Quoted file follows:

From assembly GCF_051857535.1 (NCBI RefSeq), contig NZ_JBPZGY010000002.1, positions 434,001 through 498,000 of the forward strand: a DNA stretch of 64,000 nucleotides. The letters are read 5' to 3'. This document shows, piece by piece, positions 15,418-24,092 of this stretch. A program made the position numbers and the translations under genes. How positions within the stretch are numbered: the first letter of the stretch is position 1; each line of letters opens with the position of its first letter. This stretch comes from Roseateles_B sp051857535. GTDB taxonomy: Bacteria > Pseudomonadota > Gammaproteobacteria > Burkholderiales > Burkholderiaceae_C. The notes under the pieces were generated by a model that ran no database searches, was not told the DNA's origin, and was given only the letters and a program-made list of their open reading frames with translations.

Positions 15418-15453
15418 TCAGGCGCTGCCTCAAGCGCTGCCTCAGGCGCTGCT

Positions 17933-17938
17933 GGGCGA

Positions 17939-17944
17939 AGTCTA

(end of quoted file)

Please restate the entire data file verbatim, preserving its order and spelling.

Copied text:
From assembly GCF_051857535.1 (NCBI RefSeq), contig NZ_JBPZGY010000002.1, positions 434,001 through 498,000 of the forward strand: a DNA stretch of 64,000 nucleotides. The letters are read 5' to 3'. This document shows, piece by piece, positions 15,418-24,092 of this stretch. A program made the position numbers and the translations under genes. How positions within the stretch are numbered: the first letter of the stretch is position 1; each line of letters opens with the position of its first letter. This stretch comes from Roseateles_B sp051857535. GTDB taxonomy: Bacteria > Pseudomonadota > Gammaproteobacteria > Burkholderiales > Burkholderiaceae_C. The notes under the pieces were generated by a model that ran no database searches, was not told the DNA's origin, and was given only the letters and a program-made list of their open reading frames with translations.

Positions 15418-15453
15418 TCAGGCGCTGCCTCAAGCGCTGCCTCAGGCGCTGCT

Positions 17933-17938
17933 GGGCGA

Positions 17939-17944
17939 AGTCTA